вход по аккаунту


Metal-Free Direct Asymmetric Aminoxylation of Aldehydes Catalyzed by a Binaphthyl-Based Chiral Amine.

код для вставкиСкачать
DOI: 10.1002/ange.201002965
Asymmetric Organocatalysis
Metal-Free Direct Asymmetric Aminoxylation of Aldehydes Catalyzed
by a Binaphthyl-Based Chiral Amine**
Taichi Kano, Haruka Mii, and Keiji Maruoka*
Chiral a-hydroxy carbonyl motifs are prevalent in natural
products and biologically active compounds, and are versatile
building blocks for the synthesis of structurally complex
molecules. It is known that such chiral a-hydroxy carbonyl
compounds are prepared by asymmetric oxygenations of
preformed enolates and enamines, such as epoxidation,[1]
dihydroxylation,[2] and aminoxylation.[3] Over the past several
years, a number of direct asymmetric a-oxygenations of
aldehydes and ketones catalyzed by chiral secondary amines
have been reported.[4–8] In this area, nitroso compounds have
been commonly utilized as an electrophile for asymmetric aaminoxylation, and virtually optically pure a-aminoxy carbonyl compounds have been prepared. However, the aaminoxy aldehydes and the reduced b-aminoxy alcohols
produced are highly labile, probably owing to oligomerization
and/or N O bond cleavage.[4]
Recently, Sibi and Hasegawa reported the asymmetric aaminoxylation of aldehydes using a stable radical, 2,2,6,6tetramethylpiperidine 1-oxyl free radical (TEMPO),[5] which
is considered to progress via a radical coupling pathway
between TEMPO and the enamine radical cation generated
from the enamine intermediate and a metal single electron
oxidant (Scheme 1 a).[9–11] Whilst this metal-promoted reac-
tion requires further improvement of the reaction conditions
and the substrate scope, the resulting aminoxy aldehydes are
attractive chiral building blocks as O-protected a-hydroxy
aldehydes because of their stability. Accordingly, we have
been interested in the possibility of utilizing oxoammonium
salt 1, which could be generated in situ by oxidation from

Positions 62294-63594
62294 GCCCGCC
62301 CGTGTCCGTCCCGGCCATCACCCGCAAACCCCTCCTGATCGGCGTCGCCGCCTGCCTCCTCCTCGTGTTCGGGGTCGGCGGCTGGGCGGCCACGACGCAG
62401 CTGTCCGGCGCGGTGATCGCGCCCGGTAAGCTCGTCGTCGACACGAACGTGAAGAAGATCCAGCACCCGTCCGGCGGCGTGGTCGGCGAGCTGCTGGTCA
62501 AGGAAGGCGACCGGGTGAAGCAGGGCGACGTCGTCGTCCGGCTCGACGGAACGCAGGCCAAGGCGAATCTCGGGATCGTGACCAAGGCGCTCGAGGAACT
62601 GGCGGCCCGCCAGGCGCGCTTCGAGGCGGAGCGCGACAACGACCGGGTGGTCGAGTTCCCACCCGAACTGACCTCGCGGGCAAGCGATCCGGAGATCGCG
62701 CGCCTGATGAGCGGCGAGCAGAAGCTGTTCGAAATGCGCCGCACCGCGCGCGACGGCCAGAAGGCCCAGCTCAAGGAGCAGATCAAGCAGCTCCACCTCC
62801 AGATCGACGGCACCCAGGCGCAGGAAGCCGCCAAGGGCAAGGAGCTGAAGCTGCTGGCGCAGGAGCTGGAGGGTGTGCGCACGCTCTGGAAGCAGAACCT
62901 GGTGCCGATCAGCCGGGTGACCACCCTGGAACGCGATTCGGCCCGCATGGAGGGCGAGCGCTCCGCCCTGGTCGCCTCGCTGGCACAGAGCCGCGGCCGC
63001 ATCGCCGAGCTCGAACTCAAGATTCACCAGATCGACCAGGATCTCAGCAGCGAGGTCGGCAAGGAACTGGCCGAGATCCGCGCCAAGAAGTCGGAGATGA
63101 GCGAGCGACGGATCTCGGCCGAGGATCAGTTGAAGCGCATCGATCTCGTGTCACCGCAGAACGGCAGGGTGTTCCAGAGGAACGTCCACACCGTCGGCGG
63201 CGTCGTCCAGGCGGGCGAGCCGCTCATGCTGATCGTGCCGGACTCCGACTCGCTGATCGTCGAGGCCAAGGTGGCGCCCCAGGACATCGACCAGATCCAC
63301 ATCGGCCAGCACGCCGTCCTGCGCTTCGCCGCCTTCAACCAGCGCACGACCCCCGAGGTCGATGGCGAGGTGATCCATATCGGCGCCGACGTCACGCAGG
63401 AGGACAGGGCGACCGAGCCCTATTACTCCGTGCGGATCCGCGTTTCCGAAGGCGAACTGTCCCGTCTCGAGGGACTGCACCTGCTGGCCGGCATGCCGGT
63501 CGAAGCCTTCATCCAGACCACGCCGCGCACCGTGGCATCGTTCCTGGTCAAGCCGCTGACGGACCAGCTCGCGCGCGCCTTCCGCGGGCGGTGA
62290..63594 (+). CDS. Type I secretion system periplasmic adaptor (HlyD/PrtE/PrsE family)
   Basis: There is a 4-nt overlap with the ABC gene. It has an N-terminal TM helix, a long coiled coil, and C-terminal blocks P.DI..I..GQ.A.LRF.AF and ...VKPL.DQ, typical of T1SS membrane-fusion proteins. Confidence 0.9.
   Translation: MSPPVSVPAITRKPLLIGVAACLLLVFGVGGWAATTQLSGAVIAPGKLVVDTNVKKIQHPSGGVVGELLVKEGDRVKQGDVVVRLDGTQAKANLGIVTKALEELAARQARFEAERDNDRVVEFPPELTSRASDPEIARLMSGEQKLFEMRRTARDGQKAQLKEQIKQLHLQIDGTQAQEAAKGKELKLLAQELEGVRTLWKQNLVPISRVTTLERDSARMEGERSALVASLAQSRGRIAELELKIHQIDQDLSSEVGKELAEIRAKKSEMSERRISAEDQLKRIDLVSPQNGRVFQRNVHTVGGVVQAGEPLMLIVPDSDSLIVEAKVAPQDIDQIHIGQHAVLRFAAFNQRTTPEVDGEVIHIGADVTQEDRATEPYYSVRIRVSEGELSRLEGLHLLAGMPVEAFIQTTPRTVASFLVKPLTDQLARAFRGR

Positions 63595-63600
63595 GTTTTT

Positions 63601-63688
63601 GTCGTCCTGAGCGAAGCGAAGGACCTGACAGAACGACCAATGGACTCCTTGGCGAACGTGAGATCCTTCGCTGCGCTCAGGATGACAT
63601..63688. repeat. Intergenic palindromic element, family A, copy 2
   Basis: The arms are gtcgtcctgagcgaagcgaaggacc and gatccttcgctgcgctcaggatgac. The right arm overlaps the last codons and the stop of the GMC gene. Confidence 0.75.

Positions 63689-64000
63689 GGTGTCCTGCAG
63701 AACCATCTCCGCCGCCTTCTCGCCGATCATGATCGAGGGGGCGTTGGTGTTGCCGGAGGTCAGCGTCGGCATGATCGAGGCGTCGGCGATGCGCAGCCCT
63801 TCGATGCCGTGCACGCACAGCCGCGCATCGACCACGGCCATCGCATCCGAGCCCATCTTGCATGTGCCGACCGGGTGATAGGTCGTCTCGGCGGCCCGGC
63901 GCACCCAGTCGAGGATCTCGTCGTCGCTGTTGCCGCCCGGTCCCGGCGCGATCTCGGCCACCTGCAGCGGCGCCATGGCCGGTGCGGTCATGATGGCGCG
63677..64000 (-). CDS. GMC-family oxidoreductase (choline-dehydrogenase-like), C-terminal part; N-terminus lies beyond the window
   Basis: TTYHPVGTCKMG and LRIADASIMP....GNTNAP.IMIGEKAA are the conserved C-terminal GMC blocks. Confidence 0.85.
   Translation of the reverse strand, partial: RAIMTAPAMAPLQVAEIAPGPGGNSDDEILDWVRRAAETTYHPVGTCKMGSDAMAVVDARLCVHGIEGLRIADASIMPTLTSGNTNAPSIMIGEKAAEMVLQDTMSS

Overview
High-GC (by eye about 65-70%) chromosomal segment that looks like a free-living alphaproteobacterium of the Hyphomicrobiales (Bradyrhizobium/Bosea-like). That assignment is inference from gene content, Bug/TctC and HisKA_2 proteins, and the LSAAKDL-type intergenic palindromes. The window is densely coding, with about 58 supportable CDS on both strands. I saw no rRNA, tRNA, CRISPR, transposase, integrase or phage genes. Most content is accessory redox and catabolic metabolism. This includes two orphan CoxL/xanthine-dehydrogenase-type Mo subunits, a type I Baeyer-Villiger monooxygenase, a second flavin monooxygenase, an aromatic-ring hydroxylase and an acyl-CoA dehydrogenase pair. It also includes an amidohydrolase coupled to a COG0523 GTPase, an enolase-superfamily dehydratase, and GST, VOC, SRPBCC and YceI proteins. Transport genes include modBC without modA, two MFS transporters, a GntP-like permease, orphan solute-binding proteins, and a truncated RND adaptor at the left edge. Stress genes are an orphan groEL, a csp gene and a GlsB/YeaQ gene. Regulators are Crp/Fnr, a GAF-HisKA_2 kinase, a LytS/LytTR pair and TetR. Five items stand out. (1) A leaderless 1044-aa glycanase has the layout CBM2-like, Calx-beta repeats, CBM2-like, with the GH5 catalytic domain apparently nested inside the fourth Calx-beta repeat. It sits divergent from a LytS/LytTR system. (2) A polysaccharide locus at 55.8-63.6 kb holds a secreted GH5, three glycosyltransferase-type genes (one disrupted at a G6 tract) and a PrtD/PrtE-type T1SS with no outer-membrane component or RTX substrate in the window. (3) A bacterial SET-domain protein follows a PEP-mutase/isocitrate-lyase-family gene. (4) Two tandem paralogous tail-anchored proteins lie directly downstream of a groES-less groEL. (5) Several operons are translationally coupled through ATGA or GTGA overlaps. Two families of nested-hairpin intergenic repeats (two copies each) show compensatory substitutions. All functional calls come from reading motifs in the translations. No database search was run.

TEMPO, as a non-metal single-electron oxidant and an
aminoxylating agent in the aminoxylation of aldehydes
(Scheme 1 b). Herein, we report a metal-free organocatalytic
asymmetric aminoxylation of aldehydes using TEMPO and
benzoyl peroxide (BPO) with high enantioselectivity and
broad substrate scope.
To oxidize TEMPO into 1, which is known as a catalyst in
TEMPO oxidation,[12] BPO was chosen as an organic oxidant.
In the presence of chiral pyrrolidine catalyst (S)-2,[8a] 3-
phenylpropanal was first treated with TEMPO and BPO in
dichloromethane at 0 8C. As expected, the reaction proceeded
to give the desired a-aminoxy aldehyde. To determine the
enantioselectivity of the reaction, the product was reduced in
situ with NaBH4 to the corresponding alcohol 6, and the
enantioselectivity was found to be moderate (Table 1,
Table 1: Aminoxylation of 3-phenylpropanal.[a]
Scheme 1. Aminoxylation of aldehydes via enamine intermediates.
a) Previous work by Sibi and Hasegawa,[5] and b) this work. SET = single electron transfer.
[*] Dr. T. Kano, H. Mii, Prof. K. Maruoka
Department of Chemistry, Graduate School of Science
Kyoto University, Sakyo, Kyoto 606-8502 (Japan)
Fax: (+ 81) 75-753-4041
[**] This work was supported by a Grant-in-Aid for Scientific Research
from MEXT (Japan). H.M. thanks the Japan Society for the
Promotion of Science for Young Scientists for Research Fellowships.
Supporting information for this article is available on the WWW
T [8C]
t [h]
Yield [%][b]
ee [%][c]
44 (S)
47 (S)
30 (S)
94 (R)
95 (R)
92 (R)
95 (R)
[a] The reaction of 3-phenylpropanal (0.1 mmol), TEMPO (0.11 mmol),
and BPO (0.11 mmol) was carried out in 0.5 mL solvent in the presence
of 0.005 mmol catalyst. [b] Yield of isolated product. [c] The ee value of 6
was determined by HPLC analysis using a chiral column. [d] 10 mol % of
(S)-4. [e] 3-Phenylpropanal (0.1 mmol), TEMPO (0.13 mmol), BPO
(0.06 mmol), and a solvent (0.2 mL). TMS = trimethylsilyl.
2010 Wiley-VCH Verlag GmbH & Co. KGaA, Weinheim
Angew. Chem. 2010, 122, 6788 –6791
entry 1). Another pyrrolidine-type catalyst (S)-3[13] gave a
lower yield and similar enantioselectivity (Table 1, entry 2).
In terms of enantioselectivity, no improvement was observed
with the binaphthyl-based amino alcohol catalyst (S)-4[14]
(Table 1, entry 3). We assumed that the poor enantioselectivity might arise from the sterically less-hindered oxygen atom
of 1. Thus, a binaphthyl-based secondary amine catalyst (S)-5,
containing bulky substituents at the 3,3’-positions, was
synthesized by the introduction of trimethylsilyl groups into
(S)-4. Gratifyingly, using the sterically more-congested catalyst (S)-5, the desired aminoxylation product was obtained in
excellent enantioselectivity albeit with low yield (Table 1,
entry 4).
Encouraged by this promising result, the reaction conditions were then optimized. Under the reaction conditions at
0 8C, 3-phenylpropanal was found to be oxidized into 3phenylpropanoic acid, and the catalyst could also be deactivated via oxidation by 1 and/or BPO. These undesired sidereactions could be suppressed somewhat by lowering the